Life, Earth and Space
Aug. 25, 2017—New insights into the long-lasting effects of Fragile X syndrome on connections in the brain during early development highlight the importance of early detection and treatment.
Aug. 20, 2017—A new study has found that sugars in mother's' milk do not just provide nutrition for babies but also help protect them from bacterial infections.
Aug. 1, 2017—Vanderbilt researchers uncover the secret of the remarkable potency of the DNA toxin yatakemycin, which could someday be harnessed to fight cancer.
Jul. 21, 2017—Scientists have discovered a natural process that makes patterned monolayers suitable for creating a wide variety of novel materials with dual optical, magnetic, catalytic or sensing capabilities.
Jul. 10, 2017—A team of biologists report a major advance in deciphering the molecular genetics underlying the ant's high-definition sense of smell, an ability that underpins their highly complex society.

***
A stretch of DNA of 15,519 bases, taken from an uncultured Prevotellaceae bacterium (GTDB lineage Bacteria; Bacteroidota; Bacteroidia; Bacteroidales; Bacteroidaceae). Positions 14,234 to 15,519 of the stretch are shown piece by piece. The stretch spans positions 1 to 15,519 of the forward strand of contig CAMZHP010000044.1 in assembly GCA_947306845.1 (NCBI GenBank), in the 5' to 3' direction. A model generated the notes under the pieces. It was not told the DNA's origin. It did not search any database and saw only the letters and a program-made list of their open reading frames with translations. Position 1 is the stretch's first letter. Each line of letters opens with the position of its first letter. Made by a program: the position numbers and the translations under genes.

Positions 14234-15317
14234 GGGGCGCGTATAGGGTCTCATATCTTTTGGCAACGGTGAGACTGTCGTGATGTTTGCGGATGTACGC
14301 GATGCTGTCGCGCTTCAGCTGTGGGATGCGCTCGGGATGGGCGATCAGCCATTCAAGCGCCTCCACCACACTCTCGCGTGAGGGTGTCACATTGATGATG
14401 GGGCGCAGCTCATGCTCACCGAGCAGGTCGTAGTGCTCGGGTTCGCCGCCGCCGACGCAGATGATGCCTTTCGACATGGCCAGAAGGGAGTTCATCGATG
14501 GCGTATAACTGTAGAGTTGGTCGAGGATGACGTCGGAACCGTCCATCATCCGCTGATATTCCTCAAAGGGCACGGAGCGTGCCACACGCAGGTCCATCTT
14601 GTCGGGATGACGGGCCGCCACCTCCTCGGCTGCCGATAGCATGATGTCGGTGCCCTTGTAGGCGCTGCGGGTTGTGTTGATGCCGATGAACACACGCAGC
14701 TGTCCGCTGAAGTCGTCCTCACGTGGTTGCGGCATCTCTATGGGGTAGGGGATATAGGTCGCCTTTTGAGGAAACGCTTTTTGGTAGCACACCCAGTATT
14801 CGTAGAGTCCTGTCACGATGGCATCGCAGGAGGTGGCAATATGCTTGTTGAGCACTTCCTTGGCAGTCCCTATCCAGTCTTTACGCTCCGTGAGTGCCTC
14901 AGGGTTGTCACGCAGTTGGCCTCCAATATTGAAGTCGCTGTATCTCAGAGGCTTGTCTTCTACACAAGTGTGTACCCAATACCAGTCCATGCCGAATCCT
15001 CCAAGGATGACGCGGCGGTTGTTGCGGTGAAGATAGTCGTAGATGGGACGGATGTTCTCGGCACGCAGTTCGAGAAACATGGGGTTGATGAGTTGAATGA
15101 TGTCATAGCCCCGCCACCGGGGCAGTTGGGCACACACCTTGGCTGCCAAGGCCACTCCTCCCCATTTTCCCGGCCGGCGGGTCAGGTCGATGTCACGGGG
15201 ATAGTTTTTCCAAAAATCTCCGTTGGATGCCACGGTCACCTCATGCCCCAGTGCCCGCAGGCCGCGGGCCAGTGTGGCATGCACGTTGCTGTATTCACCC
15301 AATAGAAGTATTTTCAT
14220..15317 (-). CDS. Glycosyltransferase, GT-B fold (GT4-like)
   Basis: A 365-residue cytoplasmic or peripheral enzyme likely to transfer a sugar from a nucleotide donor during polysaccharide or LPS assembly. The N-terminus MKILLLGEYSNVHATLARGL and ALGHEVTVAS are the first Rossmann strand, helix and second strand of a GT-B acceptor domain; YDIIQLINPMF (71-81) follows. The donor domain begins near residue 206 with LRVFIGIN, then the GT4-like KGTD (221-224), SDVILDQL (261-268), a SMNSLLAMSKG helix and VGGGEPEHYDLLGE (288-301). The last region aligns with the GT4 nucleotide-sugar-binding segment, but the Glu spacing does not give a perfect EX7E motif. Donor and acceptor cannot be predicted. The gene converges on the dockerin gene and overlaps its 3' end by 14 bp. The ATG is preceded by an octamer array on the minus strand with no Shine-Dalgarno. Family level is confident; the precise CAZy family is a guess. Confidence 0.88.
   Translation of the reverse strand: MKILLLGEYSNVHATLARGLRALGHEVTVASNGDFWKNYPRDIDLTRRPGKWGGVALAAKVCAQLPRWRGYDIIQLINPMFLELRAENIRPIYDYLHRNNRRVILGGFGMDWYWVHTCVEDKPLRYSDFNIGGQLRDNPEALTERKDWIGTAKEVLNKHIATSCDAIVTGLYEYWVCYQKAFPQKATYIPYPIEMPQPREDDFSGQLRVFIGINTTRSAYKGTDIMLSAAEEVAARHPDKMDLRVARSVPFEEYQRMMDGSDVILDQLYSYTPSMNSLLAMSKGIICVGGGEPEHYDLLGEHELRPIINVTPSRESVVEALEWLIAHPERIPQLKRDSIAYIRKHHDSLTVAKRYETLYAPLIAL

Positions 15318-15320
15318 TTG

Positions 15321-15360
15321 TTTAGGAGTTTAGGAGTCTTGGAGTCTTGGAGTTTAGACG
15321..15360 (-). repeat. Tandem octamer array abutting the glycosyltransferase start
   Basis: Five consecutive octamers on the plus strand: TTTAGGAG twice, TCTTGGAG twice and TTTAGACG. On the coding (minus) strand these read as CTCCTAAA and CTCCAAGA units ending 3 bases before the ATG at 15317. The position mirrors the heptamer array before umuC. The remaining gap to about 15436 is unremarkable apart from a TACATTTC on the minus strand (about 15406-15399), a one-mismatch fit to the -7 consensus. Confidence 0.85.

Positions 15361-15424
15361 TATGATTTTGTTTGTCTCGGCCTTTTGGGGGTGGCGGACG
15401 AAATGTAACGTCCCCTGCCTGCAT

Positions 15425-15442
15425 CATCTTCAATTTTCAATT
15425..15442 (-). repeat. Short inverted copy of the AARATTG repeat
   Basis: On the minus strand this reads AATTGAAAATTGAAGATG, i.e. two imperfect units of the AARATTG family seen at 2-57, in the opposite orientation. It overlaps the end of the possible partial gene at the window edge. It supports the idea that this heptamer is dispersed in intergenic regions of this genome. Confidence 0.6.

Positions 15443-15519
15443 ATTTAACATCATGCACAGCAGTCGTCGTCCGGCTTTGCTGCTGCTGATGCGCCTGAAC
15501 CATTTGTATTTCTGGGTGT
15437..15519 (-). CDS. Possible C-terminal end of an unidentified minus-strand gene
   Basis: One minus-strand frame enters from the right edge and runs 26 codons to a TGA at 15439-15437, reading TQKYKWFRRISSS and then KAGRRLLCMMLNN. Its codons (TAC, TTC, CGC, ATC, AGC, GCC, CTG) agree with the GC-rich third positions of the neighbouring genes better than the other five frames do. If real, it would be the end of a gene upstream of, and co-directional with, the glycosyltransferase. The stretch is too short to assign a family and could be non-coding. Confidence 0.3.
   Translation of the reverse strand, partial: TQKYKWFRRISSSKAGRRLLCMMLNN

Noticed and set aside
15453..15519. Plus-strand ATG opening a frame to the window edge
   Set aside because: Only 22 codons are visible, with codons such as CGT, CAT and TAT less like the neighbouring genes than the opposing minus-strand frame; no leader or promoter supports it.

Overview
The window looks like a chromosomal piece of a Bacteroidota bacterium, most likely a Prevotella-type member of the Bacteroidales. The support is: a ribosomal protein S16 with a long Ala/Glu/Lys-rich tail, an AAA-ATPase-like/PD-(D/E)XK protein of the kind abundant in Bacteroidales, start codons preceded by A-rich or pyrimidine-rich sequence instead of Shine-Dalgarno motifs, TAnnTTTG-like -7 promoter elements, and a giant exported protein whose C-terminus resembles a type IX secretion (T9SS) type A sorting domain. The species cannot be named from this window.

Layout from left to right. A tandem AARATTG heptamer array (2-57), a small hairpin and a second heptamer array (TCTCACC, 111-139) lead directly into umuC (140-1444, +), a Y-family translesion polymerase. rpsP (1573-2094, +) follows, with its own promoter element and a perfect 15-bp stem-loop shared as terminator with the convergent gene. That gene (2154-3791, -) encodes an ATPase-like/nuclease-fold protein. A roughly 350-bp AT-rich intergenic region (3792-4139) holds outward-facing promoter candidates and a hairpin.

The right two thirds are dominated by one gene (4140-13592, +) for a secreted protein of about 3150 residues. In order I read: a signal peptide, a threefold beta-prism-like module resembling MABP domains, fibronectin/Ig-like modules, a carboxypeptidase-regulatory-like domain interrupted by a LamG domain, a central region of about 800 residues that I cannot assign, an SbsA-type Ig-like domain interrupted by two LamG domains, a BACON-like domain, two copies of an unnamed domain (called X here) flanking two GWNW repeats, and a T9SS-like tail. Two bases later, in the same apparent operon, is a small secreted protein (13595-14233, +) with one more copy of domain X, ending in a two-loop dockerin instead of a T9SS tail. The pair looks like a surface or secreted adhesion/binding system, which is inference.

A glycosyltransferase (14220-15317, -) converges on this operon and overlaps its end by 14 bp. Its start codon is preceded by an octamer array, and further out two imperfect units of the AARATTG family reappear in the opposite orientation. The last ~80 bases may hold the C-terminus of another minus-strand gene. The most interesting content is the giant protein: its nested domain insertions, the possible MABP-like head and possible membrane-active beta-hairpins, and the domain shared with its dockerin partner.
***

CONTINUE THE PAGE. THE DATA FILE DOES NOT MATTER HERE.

Jun. 21, 2017—In "The Conversation," Vanderbilt paleontologist Simon Darroch explains how computational fluid dynamics can help researchers understand some of the earliest life on Earth.
Jun. 20, 2017—A study of stalagmite records from the White Moon Cave in the Santa Cruz Mountains finds the California coast was lashed by exceptionally wet and stormy weather for 150 years...8,200 years ago.
Jun. 6, 2017—Cornelius Vanderbilt Professor in Biological Sciences Antonis Rokas has been selected as a finalist for the $250,000 Blavatnik National Awards for Young Scientists
Jun. 5, 2017—Astronomers at Vanderbilt and Ohio State have discovered a planet like Jupiter zipping around its host star every day, boiling at temperatures hotter than most stars with a giant cometary tail.
Jun. 2, 2017—Analysis suggests that climate change had a significant impact on megafauna diets and was a primary factor in their extinction.
Jun. 2, 2017—An island off the nation's coast demonstrates land use mismanagement can be far more damaging than rising sea levels.
May. 18, 2017—An interdisciplinary study suggests the strange creatures that lived in the Garden of the Ediacaran more than 540 million years ago may have been much more dynamic than experts have thought.